An immigration advocacy group is rubbishing New Zealand First's plan to change superannuation eligibility rules for immigrants.
The party's leader Winston Peters yesterday announced a policy that would lift the minimum time required for immigrants to live in New Zealand before receiving superannuation to 25 years.
The current requirement is 10 years, and the chairperson of the New Zealand Association for Migration & Investment, June Ranson said that was about right.
"These people are coming out here and are making a contribution to New Zealand in developing the economy.
"So therefore receiving our superannuation after 10 years, I can't see justification for that shifting."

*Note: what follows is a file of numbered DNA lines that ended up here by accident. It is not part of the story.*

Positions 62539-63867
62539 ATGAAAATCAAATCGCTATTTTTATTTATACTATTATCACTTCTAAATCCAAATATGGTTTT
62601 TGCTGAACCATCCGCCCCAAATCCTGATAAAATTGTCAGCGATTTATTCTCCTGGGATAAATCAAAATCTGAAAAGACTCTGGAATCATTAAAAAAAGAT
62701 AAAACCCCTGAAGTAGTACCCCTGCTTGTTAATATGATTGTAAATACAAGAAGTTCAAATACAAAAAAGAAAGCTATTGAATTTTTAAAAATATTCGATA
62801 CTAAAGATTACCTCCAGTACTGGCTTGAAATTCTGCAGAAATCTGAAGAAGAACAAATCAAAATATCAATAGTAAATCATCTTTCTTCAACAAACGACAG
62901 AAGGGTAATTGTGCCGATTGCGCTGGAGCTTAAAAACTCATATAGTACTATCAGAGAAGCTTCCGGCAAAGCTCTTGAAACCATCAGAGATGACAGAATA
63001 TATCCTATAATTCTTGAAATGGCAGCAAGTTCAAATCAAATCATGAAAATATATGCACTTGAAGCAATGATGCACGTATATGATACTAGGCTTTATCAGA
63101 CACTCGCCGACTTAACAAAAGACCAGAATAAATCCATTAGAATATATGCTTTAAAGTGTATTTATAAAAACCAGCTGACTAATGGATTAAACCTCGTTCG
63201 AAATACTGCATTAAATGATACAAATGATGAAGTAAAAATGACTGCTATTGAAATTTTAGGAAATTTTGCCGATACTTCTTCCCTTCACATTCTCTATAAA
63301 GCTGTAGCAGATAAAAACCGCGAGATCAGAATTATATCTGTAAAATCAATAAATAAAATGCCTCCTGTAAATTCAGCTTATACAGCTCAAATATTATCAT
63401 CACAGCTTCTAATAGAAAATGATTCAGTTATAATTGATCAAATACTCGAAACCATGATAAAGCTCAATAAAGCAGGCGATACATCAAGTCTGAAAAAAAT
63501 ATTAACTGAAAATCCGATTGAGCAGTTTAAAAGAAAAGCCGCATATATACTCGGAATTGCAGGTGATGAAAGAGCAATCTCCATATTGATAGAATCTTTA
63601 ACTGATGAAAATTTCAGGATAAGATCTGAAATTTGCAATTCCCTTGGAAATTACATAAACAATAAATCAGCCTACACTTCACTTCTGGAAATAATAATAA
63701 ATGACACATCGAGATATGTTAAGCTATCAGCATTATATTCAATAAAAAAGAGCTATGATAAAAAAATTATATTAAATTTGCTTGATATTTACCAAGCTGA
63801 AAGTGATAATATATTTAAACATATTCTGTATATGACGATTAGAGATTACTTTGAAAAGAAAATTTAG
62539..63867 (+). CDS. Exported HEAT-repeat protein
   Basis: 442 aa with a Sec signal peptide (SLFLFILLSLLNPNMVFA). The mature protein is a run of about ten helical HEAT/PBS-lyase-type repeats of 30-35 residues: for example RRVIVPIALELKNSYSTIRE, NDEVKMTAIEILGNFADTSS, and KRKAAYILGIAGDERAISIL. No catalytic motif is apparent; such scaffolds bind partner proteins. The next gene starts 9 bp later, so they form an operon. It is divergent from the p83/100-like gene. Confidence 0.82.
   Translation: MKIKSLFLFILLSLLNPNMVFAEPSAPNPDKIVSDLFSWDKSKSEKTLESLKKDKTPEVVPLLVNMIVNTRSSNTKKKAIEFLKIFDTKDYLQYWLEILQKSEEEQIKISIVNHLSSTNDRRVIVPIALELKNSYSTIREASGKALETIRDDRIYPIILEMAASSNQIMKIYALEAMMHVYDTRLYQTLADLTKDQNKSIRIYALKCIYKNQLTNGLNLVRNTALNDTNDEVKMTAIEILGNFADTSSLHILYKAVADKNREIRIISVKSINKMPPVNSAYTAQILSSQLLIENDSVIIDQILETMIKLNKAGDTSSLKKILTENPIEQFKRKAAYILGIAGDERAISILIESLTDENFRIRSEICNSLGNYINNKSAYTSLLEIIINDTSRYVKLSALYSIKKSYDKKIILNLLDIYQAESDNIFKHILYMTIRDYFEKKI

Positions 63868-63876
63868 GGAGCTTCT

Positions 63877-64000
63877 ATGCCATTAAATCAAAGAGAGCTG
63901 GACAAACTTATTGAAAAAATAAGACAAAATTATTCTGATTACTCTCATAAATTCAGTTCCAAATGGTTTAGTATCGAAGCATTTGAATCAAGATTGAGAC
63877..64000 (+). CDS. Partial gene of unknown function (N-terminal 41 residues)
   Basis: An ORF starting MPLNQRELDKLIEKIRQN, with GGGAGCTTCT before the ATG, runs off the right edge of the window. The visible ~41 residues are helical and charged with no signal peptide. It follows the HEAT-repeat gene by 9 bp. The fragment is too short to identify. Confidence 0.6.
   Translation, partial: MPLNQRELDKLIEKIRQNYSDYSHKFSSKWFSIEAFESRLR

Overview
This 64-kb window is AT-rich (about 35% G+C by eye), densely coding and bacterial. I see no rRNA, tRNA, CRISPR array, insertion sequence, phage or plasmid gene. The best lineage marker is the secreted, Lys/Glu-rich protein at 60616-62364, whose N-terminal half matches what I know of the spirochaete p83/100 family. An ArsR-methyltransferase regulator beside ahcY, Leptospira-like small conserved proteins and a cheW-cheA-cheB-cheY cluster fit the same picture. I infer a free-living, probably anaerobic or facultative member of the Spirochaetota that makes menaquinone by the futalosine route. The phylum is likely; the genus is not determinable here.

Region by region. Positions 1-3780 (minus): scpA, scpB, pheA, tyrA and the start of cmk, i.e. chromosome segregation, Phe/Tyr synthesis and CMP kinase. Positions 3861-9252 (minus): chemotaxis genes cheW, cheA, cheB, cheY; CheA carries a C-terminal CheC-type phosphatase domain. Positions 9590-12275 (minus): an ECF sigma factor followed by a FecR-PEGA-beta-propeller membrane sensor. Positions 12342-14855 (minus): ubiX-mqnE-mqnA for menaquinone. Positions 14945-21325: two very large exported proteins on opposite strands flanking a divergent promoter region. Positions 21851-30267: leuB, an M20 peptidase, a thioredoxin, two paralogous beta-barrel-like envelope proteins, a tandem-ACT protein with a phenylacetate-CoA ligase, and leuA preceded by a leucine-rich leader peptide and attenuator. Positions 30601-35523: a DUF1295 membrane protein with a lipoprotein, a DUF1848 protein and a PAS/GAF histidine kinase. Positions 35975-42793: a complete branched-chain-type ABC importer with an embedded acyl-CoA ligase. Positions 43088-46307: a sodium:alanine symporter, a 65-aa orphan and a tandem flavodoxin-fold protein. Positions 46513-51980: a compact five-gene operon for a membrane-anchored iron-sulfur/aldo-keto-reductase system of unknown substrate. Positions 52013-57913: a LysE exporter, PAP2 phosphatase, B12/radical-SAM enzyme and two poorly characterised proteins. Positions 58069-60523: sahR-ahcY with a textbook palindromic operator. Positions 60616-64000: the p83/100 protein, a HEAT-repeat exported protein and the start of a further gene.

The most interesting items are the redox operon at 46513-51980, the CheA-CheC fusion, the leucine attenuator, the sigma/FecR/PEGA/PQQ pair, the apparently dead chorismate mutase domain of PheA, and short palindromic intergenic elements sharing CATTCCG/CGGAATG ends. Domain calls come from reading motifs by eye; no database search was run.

Mr Peters claimed there are 87,000 people receiving full superannuation even though they have only lived here for 15 years or less.
He said that was unfair on taxpayers, and Grey Power president Tom O'Connor agrees.
"If we started work at 15, as I did, and collect it at 65, we've paid into that thing for 50 years before we collect it.
"I think it's overly generous to allow someone to come in here and collect full national superannuation after 10 years, I don't think 25 years is a bad idea at all."
Both Grey Power and the Association for Migration & Investment said the issue of dual citizenship superannuation, where people can be entitled to multiple pensions from different countries, was worth further scrutiny.
Ms Ranson said in her 26 years as an immigration consultant, she had never been asked about superannuation entitlements.